MLC on the sell off in equities

Funds Management

by Clive Tompkins

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MLC Chief Investment Officer, Jonathan Armitage talks to MLC Research Manager Rebecca Collins about the sell off in equities during October and the benefit of using a mix of different investment styles within asset classes.

Rebecca Collins: Hello and welcome my name is Rebecca Collins, Research Manager for MLC. Today I’m joined by Chief Investment Officer, Jonathan Armitage. Thanks for joining us Jonathan.

Jonathan Armitage: Thank you.

Rebecca Collins: It’s been a wild ride for investors coming into October. What’s behind the recent market volatility?

Jonathan Armitage: I think as always there are a couple of reasons, there’s never one very strong driver to market volatility. So I think what we’re seeing is one of the factors that’s been going on, really for sometime now is the withdrawal of liquidity, as central banks look to normalise monetary policy. We’re seeing that in the US and also seeing it follow through, in markets like the UK and also Europe. And some estimates have suggested that nearly $0.5 trillion have been removed from monetary stimulus, really since March this year.

What we’re also seeing is that forward earnings estimates are coming under a little bit of pressure, particularly markets in the US. It’s been an extraordinary period for earnings growth for corporate profits in the US. And I think what you’re seeing is markets and investors reappraising what those growth prospects look like, as we move into 2019. I think we’re seeing a couple of factors impacting earnings. The first one is that wage increases are coming through in a large number of parts of the US economy. And that’s going to impact margins as we go into 2019.

The second impact is that corporate America has been a huge beneficiary of the tax reductions, which the Trump administration announced at the start of this year. That’s very much a one-off benefit and so as we move into 2019, that one-off benefit is going to dissipate. I think one of the other things that we are definitely seeing investors react to is some of the geopolitical pressures. And specifically that revolves around tariffs. Although there’ve been a number of announcements, we’ve really yet to see tariffs bite, particularly between China and the US. But I do think that investors are starting to become more concerned about what that really means for corporate earnings going into the future.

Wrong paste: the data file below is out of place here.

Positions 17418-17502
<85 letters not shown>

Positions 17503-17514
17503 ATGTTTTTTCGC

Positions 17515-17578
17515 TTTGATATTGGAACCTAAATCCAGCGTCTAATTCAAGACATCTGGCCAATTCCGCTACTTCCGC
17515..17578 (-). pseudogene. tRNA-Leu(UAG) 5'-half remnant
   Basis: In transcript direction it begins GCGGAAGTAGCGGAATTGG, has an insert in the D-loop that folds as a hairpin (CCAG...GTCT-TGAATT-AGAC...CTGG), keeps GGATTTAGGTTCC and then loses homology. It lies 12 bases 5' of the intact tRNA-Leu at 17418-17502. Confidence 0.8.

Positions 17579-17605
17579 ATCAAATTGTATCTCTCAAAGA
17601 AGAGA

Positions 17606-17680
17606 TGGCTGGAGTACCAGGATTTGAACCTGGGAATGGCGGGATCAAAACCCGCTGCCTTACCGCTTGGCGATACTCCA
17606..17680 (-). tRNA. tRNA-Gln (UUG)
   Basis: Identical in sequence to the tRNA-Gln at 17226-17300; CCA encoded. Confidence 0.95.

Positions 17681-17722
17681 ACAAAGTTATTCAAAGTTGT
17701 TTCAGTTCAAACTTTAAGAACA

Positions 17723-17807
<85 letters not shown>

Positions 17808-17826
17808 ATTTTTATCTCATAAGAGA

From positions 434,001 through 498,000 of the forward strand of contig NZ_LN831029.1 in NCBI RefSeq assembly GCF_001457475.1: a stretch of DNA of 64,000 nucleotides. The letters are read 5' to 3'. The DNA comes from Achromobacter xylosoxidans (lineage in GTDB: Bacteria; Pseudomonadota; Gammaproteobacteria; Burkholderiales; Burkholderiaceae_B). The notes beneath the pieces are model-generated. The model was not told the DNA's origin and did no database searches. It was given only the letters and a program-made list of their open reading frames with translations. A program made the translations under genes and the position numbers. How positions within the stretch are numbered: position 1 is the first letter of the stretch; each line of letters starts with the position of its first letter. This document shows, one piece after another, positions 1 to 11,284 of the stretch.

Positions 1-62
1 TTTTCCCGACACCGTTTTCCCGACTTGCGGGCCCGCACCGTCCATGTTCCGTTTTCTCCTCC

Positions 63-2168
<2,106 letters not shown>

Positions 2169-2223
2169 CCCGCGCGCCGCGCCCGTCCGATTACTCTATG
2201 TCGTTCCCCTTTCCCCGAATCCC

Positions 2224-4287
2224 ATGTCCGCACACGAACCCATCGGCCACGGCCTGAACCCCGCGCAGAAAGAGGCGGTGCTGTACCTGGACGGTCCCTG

So a number of different drivers as to why we’re starting to see volatility emerge. And I think the backdrop to this has been that equity valuations in a lot of particularly developed economies, have been particularly high and so the margin for error has been quite low.

Rebecca Collins: So growth prospects are changing. What does that mean for markets?

Jonathan Armitage: It’s a really good question and I think one of the things that we’re starting to see, in terms of the dynamics within markets, is a shift from a real focus on very strong earnings growth and the companies that benefit from that. And that’s been particularly true in areas like technology, to more of a focus particularly in equity markets, around valuation and a focus in what’s known as value stocks. We’ve certainly seen those dynamics change in the last six weeks or so. And we think that given the real dichotomy between valuations in different parts of equity markets, that that has got further to play out.

That’s important for us as investors in multi asset funds. Not just for the diversification that we see between individual asset classes, but also within specific asset classes. It’s one of the reasons why, when we look at constructing equity portfolios, we have real diversification in the types of managers that we use. Whether or not it’s in global equities or Australian equities. We believe that value investors who’ve had quite a tough time of it recently, will actually start to see some strong outperformance, as valuation really becomes much more a greater focus and a stronger driving factor, within equity markets.

Rebecca Collins: So diversification is important at the asset class level, as well as at the portfolio level?

Jonathan Armitage: Absolutely and it’s very much at the heart of the way that we construct our portfolios for clients.

Rebecca Collins: Thanks for your thoughts today Jonathan and thanks for joining us.